Wednesday, 2 July 2014

Wolf Snail

Image: David A. Rodríguez Arias
The Wolf Snail is not covered in fur, doesn't howl at the moon and doesn't live within a fascinating social structure.

It is a vicious predator, though! So that's... good.

Image: Dylan Parker
There are more than 40 species of Wolf Snail within the genus Euglandina, all living in the warmth of south-eastern United States through to South America.

The most well known species by far is the notorious Rosy Wolf Snail. They're large and quite attractive, with a slender body some 10 cm (4 in) long and a shell that almost looks aerodynamic.

Video: montivfx
They don't move so fast as to need an aerodynamic shell, but they do move pretty fast. Certainly faster than the average snail. They need to, because they EAT the average snail.

But first things first. How will they find a nice, average snail to eat?

Image: Scot Nelson
If you take a look at a Wolf Snail's face you'll see that it has what looks like an extra pair of tentacles. Aside from the eye stalks and the little tentacles lower down, there's a kind of weird, Daliesque moustache waving around and tapping the ground. I'm sure Dali would've simply loved for his own moustache to move like that!

The thing about the Wolf Snail's moustache is it's extremely sensitive. It's like a pair of tongues licking the ground in search of the mouth-watering flavour of snail mucus. Most people try to avoid most kinds of mucus, but for a Wolf Snail, it marks the beginning of the hunt.

Video: UFEntomology

Probably Dali wouldn't want taste buds in his whiskers. He'd just have the taste of Brylcreem or some kind of moustache wax all day. Possibly a bit of mucus, too.

Once a Wolf Snail gets a taste of a snail trail they follow it like a bloodhound. Their tongue-moustache things frantically tap-tap the ground as they chase after their quarry. With their (faster than the average) snail's pace, the Wolf eventually catches up with its prey, tears it up with its fearsome radula and eats it. Their long, slender shape and long, slender proboscis also allows them to dive right into their victim's shell to swallow up every last bit. There is no escape.

Wolf Snails are so accomplished and voracious that they've sometimes been introduced into other parts of the world to help control pest snails. The pest in question was frequently the Giant African Land Snail, which was also introduced around the world.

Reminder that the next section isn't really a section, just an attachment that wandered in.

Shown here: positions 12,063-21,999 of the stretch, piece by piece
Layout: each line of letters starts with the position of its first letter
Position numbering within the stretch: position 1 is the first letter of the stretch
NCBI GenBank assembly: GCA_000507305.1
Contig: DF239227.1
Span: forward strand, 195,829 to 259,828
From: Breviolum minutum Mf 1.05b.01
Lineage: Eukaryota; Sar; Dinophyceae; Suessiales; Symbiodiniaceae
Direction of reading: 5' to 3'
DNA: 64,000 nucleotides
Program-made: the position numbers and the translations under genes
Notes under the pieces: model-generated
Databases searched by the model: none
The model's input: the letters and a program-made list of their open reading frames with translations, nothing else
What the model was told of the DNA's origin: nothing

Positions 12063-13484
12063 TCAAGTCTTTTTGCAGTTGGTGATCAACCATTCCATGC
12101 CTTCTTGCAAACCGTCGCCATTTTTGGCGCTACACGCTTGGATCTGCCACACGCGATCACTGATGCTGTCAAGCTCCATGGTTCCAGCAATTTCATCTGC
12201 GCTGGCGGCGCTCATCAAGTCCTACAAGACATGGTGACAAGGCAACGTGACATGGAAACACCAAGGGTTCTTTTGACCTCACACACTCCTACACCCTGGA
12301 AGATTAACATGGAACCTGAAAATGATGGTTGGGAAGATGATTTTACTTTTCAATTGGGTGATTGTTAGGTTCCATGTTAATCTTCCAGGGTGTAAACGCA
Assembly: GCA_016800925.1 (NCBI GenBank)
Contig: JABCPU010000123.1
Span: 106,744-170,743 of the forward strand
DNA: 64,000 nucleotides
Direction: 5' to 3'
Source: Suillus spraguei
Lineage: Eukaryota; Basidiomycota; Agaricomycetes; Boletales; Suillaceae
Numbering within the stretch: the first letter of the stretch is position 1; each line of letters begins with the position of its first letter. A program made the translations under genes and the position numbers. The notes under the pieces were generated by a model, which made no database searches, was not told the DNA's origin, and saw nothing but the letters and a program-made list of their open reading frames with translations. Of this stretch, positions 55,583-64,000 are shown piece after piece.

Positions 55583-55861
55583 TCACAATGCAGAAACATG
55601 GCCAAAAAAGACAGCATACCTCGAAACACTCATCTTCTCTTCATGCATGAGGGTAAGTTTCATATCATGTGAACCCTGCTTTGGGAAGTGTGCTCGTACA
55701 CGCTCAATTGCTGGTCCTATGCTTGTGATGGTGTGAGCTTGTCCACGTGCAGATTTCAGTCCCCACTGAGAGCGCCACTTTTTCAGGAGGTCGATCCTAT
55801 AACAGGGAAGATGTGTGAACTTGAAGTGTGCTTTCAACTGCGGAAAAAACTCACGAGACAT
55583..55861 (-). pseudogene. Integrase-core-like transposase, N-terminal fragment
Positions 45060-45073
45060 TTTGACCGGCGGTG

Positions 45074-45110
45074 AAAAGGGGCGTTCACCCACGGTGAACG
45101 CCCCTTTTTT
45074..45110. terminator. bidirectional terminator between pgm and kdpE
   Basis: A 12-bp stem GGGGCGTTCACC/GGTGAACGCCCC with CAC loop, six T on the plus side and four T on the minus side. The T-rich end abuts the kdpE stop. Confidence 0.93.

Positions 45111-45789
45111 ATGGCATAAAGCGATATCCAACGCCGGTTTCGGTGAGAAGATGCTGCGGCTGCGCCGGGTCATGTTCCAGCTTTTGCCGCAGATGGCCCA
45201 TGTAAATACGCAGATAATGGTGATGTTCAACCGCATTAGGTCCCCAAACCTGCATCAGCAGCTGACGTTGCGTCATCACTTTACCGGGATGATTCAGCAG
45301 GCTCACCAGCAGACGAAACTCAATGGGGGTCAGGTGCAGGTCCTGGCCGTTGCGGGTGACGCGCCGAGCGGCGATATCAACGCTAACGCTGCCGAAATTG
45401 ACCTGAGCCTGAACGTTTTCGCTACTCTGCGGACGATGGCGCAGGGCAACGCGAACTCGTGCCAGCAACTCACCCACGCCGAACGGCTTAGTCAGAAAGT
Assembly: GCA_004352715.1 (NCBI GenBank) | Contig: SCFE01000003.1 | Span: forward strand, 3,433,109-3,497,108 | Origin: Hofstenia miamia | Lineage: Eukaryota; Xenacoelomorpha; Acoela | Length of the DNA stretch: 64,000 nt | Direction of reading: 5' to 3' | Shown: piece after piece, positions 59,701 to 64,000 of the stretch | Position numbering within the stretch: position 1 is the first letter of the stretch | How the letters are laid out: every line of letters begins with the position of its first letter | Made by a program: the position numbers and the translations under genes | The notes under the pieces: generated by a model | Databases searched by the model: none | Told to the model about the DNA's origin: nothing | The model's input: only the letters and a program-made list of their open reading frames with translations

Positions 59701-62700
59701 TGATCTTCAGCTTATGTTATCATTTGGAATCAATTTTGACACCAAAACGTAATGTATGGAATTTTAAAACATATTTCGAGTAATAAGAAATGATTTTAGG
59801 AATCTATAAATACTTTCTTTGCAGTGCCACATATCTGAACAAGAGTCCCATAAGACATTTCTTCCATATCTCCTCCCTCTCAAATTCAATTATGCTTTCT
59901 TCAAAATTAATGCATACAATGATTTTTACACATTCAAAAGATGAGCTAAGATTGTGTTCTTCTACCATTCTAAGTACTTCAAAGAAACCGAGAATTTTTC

What a great idea! Armies of hungry mercenaries are always fun! It's the unpredictability I like. You never know what they'll do next. You can be reasonably sure they'll be killing stuff, is just that the "mercenary" bit means they don't always kill the people you want them to. With hilarious and/or disastrous results.

So it was with the Wolf Snail. It was hoped they would feast on the vast platters of meat offered by the enormous Giant African Land Snails. And perhaps they did... to an extent. The problem is that Wolf Snails also like to eat their prey whole, shell and all. When they digest their prey's shell they can use the calcium carbonate to build their own shell as they grow. And that means that Wolf Snails are partial to whatever bite-sized snails they can find in their habitat.

Perhaps the most disastrous result can be seen in Hawaii. Wolf Snails were introduced in 1955 and in just a few decades, hundreds of native snails were instinct. Hawaii once played host to 40 species of O'ahu Tree Snail. They're pretty little things that featured in local songs and their shells were used in ornaments. Today there are just 10 or so species left, and all are considered endangered.

Moral of the story? If you're going to use mercenaries, make sure they sign some kind of legally binding contract first. Even if they sign it with an "X" instead of a name and use mucus instead of a pen.


TexWisGirl said...

not so much into the killing part, but their shell looks like wood! pretty!

Crunchy said...

The front part looks like it's trying to go faster than the shell part can manage!

unknown3 said...

Hmm I wonder if you can use some members of the Leucochloridium to keep them at bay.

karim galal said...

How could a snail like that eat another snail ?

ColdFusion said...

Or at least try it in a small controlled area first.. using animals to get rid of other animals is great but you can't just leap into it..

Joseph Jameson-Gould said...

@TexWisGirl: Yes! They're really nice to look at when they're not eating!

@Crunchy: Haha! I think that's a common plight for snails!

@unknown3: Ooooo... That might work. Or be a whole 'nother disaster!

@karim galal: I guess they have a sufficient;y deadly radula and an appropriate appetite.

@ColdFusion: I guess it works best when you can find native animals to use. Importing species from around the world is always going to be a sad story for biodiversity.

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